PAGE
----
Haute Time: Top 10 Collector’s Watches from Baselworld 2011

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#1 Harry Winston Opus Eleven

The movement for the eleventh instalment of Harry Winston’s annual celebration of independent watchmaking took 14,400 hours to engineer – “and that,” comments brand CEO Frederic de Narp, “is the essence of extreme luxury.” The Opus Eleven was easily the star of the show, clinching celebrity status for its inventor, watchmaker Denis Giguet. The movement works by deconstructing and then reassembling time every hour – instead of an hour hand, 24 placards revolve and rotate on a complicated system of gears that resemble an army of mini alien transformers, which work in unison to reformulate the time. Minutes are shown on a double disk system that, like the balance wheel, protrudes from the case side in its own subdial. “Harry Winston” is engraved on the flange. $229,000

Baselworld, the annual Swiss “fashion week” for watches, is Nirvana for collectors and connoisseurs. Hundreds of super watches make their debut during a glamorous week of launch parties and private appointments, but only a select few attain true Holy Grail status. Our top-ten list of most wanted watches in Basel represents some of this year’s most celebrated treasures, any one of which is worth selling the rest of your collection to own. Some are firsts in series, others are re-engineered versions of iconic lines that incorporate advances in technology and design, and some are simply never-before-seen inventions that redefine the way we measure time.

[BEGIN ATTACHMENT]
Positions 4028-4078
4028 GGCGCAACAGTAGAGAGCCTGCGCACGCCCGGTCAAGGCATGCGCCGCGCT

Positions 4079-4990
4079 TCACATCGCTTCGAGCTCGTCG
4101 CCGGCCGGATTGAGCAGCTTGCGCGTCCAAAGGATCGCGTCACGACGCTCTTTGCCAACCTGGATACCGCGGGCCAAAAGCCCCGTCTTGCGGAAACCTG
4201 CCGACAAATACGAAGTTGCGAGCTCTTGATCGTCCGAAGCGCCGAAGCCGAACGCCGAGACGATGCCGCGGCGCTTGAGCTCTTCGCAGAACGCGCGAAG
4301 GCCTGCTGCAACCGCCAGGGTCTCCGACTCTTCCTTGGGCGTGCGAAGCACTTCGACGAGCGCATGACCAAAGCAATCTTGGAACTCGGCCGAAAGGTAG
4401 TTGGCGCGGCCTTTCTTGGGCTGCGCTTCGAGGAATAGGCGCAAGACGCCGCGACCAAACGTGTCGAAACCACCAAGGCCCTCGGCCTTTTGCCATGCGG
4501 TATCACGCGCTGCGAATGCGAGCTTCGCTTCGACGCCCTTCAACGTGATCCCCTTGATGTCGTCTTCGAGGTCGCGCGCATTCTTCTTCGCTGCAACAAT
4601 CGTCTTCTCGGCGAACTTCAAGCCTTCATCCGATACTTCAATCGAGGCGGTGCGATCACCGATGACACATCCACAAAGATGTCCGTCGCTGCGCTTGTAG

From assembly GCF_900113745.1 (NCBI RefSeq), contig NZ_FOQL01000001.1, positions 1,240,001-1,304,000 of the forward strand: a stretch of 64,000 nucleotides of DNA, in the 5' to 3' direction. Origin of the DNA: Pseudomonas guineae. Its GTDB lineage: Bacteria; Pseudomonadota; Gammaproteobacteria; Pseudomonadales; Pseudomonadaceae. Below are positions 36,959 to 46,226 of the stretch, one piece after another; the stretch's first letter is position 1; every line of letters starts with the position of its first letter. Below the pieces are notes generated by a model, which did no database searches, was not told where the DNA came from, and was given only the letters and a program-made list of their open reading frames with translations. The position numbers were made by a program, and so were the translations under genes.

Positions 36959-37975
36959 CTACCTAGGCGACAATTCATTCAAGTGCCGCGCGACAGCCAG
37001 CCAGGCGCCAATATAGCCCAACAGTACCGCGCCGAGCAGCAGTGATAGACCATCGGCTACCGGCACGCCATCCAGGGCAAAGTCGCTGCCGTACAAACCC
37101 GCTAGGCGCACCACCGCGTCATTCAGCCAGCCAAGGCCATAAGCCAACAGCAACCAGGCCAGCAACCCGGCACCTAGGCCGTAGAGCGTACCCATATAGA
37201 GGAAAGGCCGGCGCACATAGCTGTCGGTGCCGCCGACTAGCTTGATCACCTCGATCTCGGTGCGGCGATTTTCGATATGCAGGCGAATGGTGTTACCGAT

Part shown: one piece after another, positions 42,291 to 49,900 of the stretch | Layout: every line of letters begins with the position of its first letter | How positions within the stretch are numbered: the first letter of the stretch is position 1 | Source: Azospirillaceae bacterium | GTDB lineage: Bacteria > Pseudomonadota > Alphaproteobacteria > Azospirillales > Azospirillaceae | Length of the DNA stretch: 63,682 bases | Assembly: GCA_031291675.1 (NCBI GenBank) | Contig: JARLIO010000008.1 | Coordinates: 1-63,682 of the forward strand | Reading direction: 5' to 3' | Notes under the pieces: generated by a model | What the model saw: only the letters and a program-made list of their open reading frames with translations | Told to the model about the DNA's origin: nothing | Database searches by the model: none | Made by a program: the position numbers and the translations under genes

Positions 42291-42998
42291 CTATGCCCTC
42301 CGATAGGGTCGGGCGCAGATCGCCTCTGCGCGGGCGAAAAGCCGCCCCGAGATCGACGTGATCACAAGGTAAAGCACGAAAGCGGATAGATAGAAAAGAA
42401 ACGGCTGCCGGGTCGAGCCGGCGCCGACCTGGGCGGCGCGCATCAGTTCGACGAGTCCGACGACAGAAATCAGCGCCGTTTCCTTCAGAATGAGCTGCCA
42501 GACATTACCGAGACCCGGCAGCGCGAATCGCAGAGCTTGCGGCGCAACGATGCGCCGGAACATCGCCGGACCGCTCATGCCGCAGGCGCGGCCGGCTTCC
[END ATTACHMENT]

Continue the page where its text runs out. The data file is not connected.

#2Christophe Claret 21 Blackjack

This interactive, high-roller watch is the ultimate expression of the notion that watches are toys for boys. Claret has taken the Jackpot Tourbillon he invented for Girard Perregaux four years ago one step further with this triple complication. The wearer can play “21” on the dial, going up against a dealer in any one of over 4,000 possible hand combinations, turn it over for a spin of the roulette wheel, which doubles as a rotor, or play a game of craps with three 1.5mm dice visible through the case side. The 21 gets extra points for most clever use of a striking function – when a button on the case side, marked “player,” is pressed to receive another card, it activates a hammer, engraved with the word “hit.” $200,000

#3: Hautlence HL2.0

Of the many super watches that reconfigure movements and display functions to reinvent the way we tell time, the HL2.0 is one of the most  aesthetically successful. Amidst a multitude of virtuoso displays of micro-engineering, with wheels and gears and belts in full view, the HL2.0 is a beautifully integrated combination of classic and avant-garde elements. A vertically positioned escapement and gear train lends a sophisticated, delicate look that offsets and yet somehow blends perfectly with the ultra-modern retrograde minute and jump hour chain. The result is a seamless integration of tradition and innovation. In a brilliant twist, the escapement pivots 60 degrees every hour, thus functioning something like a tourbillon, cancelling the effects of gravity. $240,000